MICHEL MARTIN, host:
I'm Michel Martin and this is Tell Me More from NPR News. Coming up, the latest music fashion and art from Africa, it might be the next big thing. But first we're going to continue our international briefing to Liberia. We have often spoken about the bloody decade long civil war that left more than 250,000 people dead and another half million displaced. Today though, the challenge is peace, and to the degree that the world has paid attention - much of the attention has been focused on the challenge of reintegrating returning warriors back into society, and of caring for women victims of sexual violence.
But some women are both - by some accounts as many as 30,000 of them, a third of the fighting forces were women, many were victims of sexual abuse, many were both witness to and participants in other forms of violence. Their struggle is now chronicled in a new documentary, "Women of Liberia: Fighting for Peace," it highlights the struggle of several women fighters now trying to reclaim their lives and find a place in society. We're pleased to welcome two of them, Jackie Redd and Florence Ballah. Welcome and thank you for talking to us.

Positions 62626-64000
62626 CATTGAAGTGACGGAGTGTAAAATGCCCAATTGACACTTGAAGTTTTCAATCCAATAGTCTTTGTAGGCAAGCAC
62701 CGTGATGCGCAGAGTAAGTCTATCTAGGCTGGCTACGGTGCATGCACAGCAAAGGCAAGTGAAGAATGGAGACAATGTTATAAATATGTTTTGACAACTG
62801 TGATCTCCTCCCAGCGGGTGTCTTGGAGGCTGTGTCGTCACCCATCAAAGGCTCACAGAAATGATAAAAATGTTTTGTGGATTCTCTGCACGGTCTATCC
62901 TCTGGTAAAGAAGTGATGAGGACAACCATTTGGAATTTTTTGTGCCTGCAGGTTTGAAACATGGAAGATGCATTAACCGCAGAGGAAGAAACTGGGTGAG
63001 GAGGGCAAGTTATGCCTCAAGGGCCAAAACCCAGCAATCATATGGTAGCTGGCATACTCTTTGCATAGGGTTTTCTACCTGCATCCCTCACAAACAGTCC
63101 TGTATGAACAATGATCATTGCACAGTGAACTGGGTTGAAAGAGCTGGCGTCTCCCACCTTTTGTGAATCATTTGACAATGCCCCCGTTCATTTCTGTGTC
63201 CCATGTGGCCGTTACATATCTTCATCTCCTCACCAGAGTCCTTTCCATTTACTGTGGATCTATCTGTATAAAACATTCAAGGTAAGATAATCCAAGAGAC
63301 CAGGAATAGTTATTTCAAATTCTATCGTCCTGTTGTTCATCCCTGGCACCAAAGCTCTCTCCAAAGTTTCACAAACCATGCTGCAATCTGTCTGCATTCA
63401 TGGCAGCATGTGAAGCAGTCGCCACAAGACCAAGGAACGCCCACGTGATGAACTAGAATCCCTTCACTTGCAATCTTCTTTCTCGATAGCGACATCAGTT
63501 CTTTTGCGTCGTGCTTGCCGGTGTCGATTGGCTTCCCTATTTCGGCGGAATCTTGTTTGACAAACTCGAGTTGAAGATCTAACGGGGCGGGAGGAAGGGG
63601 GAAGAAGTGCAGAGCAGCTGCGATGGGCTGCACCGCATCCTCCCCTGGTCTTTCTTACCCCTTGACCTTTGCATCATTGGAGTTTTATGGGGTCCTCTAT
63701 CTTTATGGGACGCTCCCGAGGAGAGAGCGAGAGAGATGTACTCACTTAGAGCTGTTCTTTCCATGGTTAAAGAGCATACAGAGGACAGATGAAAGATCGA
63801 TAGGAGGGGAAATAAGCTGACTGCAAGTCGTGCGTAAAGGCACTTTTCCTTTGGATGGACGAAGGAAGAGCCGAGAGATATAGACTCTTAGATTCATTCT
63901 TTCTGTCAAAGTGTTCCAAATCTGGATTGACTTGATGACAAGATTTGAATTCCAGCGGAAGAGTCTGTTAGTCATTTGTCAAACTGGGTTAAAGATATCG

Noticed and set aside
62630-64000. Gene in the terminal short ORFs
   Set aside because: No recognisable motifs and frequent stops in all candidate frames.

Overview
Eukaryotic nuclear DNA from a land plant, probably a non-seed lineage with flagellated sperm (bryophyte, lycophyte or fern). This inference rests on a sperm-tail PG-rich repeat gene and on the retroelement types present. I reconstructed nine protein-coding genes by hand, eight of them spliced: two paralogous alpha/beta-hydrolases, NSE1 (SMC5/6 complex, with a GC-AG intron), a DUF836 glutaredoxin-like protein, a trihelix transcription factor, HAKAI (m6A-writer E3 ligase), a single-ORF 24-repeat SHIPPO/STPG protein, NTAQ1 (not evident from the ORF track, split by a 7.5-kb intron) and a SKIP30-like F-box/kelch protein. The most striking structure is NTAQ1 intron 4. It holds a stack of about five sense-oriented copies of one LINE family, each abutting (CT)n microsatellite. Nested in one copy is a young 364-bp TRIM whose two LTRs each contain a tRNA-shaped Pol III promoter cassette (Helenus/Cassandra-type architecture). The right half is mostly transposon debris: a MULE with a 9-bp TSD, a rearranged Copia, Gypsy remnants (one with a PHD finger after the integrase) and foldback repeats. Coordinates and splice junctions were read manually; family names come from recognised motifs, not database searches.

Ms. JACKIE REDD (Former Soldier, Liberia): Thank you, too.
Ms. FLORENCE BALLAH (Former Soldier, Liberia): Thank you, too.
MARTIN: When I watched the film the first thing that struck me about both of you was the strength of your posture, you both seemed very strong within yourselves. And Florence, I'm going to play a short clip of you talking about why women took up arms.
(Soundbite of documentary "Women of Liberia: Fighting for Peace")
Ms. BALLAH: When I had my own gun with me when you come you are not going to come and throw me out. You are not coming to say to me because, I myself are my only girl, so, that's why I'm going to go.
MARTIN: And I have to say that you're very feminine, you know you have a lovely face, and a lovely...
(Soundbite of laughter)
MARTIN: You're lovely - you're a very lovely woman.
Ms. BALLAH: Thank you.
MARTIN: But do you remember why you became a soldier? Can you say?